Brief History of Summerhill House


The land on which the house stands was once part of West common held by the Manor of Ditchling.  Enclosure created a couple of fields and a dwelling was built, which can be clearly seen on surveyors draft dated 1794 for the first Ordnance Survey map.  One of the fields was named the ‘Golden Nob’ in the Tithe Survey of 1848.  the owner is listed as Francis Blaker with the annotation ‘now Charles Catt’. – circa 1848/50

The 1852 census describes the area as ‘Golden Nob’ and lists four families numbering 19 persons in residence.  In the next few years it would appear that Charles Catt acquired more land in the area and was responsible for building Summerhill House in the late 1850s perhaps 1860.  It is shown on Ordnance Survey maps that were produced following surveys conducted in the 1870.  The Catt family lived in the house and farmed the surrounding land for many years.

In the 1920’s, Mr and Mrs Donald Fraser owned the property, a man well known in the area.  It was then sold to the Col. Eggar-Byatt, the Diocesan solicitor for the Church of England.  He was a widower and lived in the house with his son and daughter, Neil and Elizabeth, together with his two maiden sisters.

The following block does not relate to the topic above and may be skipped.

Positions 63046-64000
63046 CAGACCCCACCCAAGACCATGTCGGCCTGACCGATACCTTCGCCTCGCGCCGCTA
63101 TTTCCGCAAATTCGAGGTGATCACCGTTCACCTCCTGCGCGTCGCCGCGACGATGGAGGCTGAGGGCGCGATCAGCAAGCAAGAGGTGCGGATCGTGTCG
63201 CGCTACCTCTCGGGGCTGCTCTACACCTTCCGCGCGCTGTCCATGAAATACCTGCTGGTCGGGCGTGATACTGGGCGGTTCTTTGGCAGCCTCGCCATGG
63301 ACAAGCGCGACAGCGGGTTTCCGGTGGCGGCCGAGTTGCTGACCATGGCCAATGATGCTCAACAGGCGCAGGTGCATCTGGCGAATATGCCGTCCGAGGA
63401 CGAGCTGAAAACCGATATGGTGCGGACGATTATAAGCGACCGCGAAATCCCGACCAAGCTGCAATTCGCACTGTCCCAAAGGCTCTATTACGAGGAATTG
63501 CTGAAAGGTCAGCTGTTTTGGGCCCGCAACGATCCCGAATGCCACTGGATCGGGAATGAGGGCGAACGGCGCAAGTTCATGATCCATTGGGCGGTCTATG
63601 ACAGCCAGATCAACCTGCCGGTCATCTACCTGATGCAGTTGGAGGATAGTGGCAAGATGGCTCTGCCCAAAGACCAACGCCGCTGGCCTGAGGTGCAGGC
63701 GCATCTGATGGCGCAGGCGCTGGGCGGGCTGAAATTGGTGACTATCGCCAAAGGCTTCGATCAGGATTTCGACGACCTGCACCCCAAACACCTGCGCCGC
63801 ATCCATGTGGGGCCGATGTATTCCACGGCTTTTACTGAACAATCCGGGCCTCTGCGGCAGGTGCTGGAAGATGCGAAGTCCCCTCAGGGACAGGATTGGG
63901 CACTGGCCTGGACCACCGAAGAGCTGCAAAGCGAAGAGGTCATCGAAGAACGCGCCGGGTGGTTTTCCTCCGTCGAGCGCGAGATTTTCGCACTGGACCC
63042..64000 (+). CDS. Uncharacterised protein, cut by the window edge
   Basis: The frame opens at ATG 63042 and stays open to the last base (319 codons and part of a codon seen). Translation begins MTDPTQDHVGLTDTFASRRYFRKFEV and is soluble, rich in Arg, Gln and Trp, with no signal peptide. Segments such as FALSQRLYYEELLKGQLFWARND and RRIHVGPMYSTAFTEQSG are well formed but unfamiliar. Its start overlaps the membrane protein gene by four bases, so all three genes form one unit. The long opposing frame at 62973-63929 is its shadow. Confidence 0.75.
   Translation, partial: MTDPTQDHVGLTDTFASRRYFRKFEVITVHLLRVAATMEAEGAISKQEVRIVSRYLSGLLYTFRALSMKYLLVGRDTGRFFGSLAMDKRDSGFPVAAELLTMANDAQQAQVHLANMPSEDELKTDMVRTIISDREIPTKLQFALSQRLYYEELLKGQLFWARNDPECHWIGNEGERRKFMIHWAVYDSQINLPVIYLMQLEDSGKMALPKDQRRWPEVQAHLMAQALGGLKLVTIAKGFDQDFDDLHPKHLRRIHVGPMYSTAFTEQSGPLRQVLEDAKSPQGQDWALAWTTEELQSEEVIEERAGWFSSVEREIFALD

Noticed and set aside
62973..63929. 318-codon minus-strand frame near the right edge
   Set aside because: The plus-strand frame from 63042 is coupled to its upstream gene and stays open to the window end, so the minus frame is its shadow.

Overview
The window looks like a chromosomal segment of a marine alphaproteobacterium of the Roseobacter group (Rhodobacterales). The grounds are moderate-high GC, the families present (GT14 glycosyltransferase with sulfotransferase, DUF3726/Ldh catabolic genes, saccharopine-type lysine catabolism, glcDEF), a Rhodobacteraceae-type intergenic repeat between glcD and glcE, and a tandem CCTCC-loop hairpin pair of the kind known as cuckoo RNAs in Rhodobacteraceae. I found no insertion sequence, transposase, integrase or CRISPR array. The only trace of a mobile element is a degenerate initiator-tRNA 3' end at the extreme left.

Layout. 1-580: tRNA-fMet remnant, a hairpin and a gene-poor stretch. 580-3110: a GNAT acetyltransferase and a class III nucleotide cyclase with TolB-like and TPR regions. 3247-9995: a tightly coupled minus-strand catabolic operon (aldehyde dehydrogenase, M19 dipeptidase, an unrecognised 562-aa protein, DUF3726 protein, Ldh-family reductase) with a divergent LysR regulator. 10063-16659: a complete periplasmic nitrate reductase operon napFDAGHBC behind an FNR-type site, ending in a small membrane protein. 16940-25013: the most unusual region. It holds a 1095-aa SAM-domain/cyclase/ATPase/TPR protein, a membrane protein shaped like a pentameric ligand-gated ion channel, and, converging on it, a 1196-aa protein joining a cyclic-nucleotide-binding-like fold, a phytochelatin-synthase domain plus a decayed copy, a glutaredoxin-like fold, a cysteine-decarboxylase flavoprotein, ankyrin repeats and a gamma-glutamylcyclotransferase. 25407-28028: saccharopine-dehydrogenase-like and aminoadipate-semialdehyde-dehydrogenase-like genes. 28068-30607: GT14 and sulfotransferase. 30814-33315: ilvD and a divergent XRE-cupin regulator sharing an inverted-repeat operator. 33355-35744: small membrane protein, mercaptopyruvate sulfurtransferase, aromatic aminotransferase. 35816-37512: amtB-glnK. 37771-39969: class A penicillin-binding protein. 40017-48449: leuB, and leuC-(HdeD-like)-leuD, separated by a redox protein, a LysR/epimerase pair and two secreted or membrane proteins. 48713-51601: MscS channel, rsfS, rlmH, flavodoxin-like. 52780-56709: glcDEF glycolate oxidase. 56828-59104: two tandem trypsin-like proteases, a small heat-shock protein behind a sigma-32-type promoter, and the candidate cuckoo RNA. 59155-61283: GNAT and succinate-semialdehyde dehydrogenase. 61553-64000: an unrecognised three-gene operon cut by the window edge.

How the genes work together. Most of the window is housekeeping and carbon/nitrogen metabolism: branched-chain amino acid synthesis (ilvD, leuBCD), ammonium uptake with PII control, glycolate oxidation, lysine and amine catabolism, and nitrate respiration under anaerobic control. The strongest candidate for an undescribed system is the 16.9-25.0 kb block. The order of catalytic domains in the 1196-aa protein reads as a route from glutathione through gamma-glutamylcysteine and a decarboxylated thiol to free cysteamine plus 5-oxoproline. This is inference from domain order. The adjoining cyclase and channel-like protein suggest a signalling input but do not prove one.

Following the commencement of WWII, his children joined the forces.  Life became difficult with the need to travel to Chichester to undertake his diocesan duties, so he moved with his sisters to that city.

It was at this point that Summerhill House was first used as a school.  Hollingbury Court Preparatory School was evacuated there early in Word War II, probably in the summer of 1940 when the invasion threat was greatest.  It is understood their stay was fairly brief and the school returned to Brighton when the situation improved.

In 1945, Mr Cross leased, the property from the Eggars, as the home for Summerhill Court School and the property remained as a school until 2015.  The building was demolished in 2018.

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